Android Intelligence Analysis

How Android One could complete Google's grand Android plan

With the company's low-cost, closely controlled phone program reportedly coming to America, the missing piece of the puzzle may finally be apparent.

Android One - Google
JR Raphael (One-Time Use)

Ahah. It's all starting to make sense.

Google, if you haven't heard, is said to be on the brink of bringing its Android One phone program to the U.S. According to the well-sourced folks at The Information, the company plans to launch the first low-cost phone under the Android One banner here sometime "before the middle of the year," with prices starting in the $200 to $300 range.

Yawn, right? More budget-level smartphones -- not exactly earth-shattering stuff, I realize. But hang on, because this move may be far more significant than it appears on the surface.

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From the get-go, the whole point of Android One was to make inexpensive Android phones that didn't suck -- phones that were affordable but still decent to use, without all the asterisks that often accompany budget-level devices. Part of that means Google maintains tight control over the software and also guarantees the devices will get reliable and timely ongoing updates -- both security patches and full-fledged OS releases.

Thus far, Android One has been limited to a small number of so-called "emerging markets" -- places like Pakistan and India, where it can be "hard for people" to "get their hands on a high-quality smartphone," as Google explains it. Bringing the program to America, though, would give it a whole new meaning.

In short, it'd help Google move closer to its goal of "fixing" Android -- a goal that started in earnest with the Pixel but remains only half-complete.

The Pixel philosophy

The Pixel, as we've discussed before, is essentially Google's version of an iPhone: a singular high-end device that's controlled end-to-end by one company and meant to represent the best all-around experience its platform can provide.

As I laid out in a previous analysis -- and stay with me, because this is important context for what's happening right now -- it's effectively a way for Google to have its cake and eat it, too:

Android can remain open and available for manufacturers to customize as they wish -- something that's been integral to the platform's success since the start. Customers can choose from a variety of styles and forms, as always, and each will offer its own unique set of advantages. But now, phone-seekers who want a holistic, Google-controlled vessel with all the benefits that approach provides will also have that as a fully realized, consumer-ready option.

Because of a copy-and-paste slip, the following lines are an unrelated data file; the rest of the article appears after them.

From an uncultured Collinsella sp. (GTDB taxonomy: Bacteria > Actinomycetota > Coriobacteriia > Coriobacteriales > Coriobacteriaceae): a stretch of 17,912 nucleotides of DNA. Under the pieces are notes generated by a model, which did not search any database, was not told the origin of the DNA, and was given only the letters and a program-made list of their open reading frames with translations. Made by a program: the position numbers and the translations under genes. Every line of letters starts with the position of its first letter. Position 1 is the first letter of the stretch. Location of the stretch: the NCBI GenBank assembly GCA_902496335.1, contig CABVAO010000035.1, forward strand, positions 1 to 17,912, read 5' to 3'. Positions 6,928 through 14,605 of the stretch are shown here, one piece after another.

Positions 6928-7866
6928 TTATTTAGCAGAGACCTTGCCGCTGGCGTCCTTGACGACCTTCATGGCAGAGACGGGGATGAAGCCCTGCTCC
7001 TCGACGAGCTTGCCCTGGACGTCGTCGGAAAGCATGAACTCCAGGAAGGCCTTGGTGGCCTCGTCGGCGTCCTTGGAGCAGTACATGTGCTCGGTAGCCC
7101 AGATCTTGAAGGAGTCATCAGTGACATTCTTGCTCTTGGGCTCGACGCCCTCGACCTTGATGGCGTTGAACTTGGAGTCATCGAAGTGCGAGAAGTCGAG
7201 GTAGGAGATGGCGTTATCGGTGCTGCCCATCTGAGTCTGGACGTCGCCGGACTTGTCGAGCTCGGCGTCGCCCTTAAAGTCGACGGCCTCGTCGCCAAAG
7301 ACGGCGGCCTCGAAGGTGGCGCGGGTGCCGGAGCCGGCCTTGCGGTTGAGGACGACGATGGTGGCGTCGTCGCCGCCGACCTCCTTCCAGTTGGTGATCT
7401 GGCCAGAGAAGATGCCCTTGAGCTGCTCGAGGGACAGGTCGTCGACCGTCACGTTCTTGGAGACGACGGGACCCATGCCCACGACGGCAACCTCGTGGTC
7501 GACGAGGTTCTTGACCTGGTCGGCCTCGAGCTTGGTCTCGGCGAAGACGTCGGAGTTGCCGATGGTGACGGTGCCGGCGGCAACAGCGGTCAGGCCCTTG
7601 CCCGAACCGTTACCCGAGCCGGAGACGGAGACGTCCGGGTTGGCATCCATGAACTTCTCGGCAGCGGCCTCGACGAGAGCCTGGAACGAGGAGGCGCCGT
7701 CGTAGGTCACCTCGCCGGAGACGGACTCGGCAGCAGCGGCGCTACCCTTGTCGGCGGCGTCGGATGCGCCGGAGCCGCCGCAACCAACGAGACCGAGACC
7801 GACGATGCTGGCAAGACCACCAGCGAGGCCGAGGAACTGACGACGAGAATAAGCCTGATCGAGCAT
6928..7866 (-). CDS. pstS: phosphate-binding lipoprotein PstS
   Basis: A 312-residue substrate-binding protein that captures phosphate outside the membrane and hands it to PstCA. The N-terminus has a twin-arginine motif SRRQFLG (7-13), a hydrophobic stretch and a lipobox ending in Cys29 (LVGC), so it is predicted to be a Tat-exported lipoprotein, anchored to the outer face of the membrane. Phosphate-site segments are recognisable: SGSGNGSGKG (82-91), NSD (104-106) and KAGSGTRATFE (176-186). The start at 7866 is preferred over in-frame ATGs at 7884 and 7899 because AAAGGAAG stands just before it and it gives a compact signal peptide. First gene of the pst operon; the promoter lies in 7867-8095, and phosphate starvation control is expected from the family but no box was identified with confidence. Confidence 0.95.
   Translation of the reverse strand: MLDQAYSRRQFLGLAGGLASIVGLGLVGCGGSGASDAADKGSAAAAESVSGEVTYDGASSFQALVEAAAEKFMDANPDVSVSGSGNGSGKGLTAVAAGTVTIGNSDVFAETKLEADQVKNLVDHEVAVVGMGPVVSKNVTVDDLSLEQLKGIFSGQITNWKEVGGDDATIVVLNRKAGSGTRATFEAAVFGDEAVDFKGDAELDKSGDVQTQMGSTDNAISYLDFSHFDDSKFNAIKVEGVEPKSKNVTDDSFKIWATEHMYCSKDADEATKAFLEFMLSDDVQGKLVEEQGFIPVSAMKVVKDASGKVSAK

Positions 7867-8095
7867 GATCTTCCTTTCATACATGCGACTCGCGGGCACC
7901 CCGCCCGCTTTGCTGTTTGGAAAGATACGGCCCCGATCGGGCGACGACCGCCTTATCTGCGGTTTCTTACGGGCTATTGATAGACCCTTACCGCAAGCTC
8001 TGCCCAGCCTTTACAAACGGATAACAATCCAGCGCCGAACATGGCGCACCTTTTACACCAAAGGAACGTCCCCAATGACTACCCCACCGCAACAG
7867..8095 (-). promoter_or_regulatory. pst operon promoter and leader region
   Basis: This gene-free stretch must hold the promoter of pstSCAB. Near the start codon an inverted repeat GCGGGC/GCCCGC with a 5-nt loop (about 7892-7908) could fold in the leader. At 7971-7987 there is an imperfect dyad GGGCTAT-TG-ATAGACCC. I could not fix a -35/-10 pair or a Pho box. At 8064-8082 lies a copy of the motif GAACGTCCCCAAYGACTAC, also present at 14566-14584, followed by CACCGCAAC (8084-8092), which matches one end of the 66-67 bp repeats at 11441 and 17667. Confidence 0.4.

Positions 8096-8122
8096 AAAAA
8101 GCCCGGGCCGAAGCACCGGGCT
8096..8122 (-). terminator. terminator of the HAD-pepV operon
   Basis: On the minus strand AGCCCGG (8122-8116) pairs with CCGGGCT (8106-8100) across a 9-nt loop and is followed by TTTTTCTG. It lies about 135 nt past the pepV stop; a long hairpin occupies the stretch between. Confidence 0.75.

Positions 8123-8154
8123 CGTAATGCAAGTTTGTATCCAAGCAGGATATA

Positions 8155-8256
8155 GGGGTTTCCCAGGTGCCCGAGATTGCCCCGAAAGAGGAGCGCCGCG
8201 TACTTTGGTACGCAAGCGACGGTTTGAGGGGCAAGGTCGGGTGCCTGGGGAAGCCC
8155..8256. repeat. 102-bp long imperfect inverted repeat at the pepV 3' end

The caveat to that, of course, is that the Pixel costs $650. And while the premium market is an important area for Google to address, limiting its efforts to that high-dollar domain excludes a lot of people from getting the Android experience it sees as ideal -- one that's cohesive and easy to use, that puts complementary Google services front and center, and that remains fresh and compelling for an extended period of time by way of reliable updates.

Google ultimately can't "fix" Android if it only goes after people willing to spend $650 on a top-of-the-line phone. Its Pixel strategy is an ambitious effort, to be sure -- but if Google wants its vision for Android to make a meaningful mark on the smartphone market, that can't be the full story.

From one Pixel to Android One

That brings us back to Android One. The program, in its expected new U.S.-based incarnation, could be the missing piece to the puzzle. And the way Google appears to be pulling it off -- by bringing in existing phone-makers and allowing them to create their own self-branded devices with the promise of "major new promotional dollars" if they follow Google's guidelines -- is a fascinating way to make it fit with those broader goals.

Think about it: What does that "partnership"-based setup between Google and different Android hardware manufacturers remind you of? Call me crazy, but it sure sounds an awful lot like a scaled-back and budget-level version of the old Nexus program.

And approaching things in that manner could really be a brilliant maneuver. Once again, Google could have its cake and eat it, too: It could give consumers an option for a better overall user experience -- its own vision for Android, only now within budget-level parameters -- while still allowing manufacturers to do their own thing as an alternative. And unlike on the high-end of the spectrum, where every detail counts and a finely tuned holistic experience is part of the package, letting third-party phone-makers retain some amount of branding and control of these lower-cost devices is a compromise Google could afford to make.

After all, Google may not want to invest the resources in developing its own devices at every level of the Android price spectrum. Creating a comprehensive line of products would be costly, for one, and it'd also risk alienating and irritating third-party manufacturers even more than it (probably) already has. For now, at least, this could be a clever way to accomplish a good-enough-for-the-budget-realm goal while getting just involved enough to maintain critical core standards. (And while the U.S. isn't "the world," of course, it's a start -- and very much in line with how Google often begins strategic endeavors.)

Google may not be able to control Android completely, nor would such a drastic closing off of the platform make sense for the ecosystem in its current state. What the company can do, however, is continue to expand and amplify the options for consumers to get on board with its own vision for how Android should work.

And what we're hearing about with Android One right now sure seems like the next logical step.

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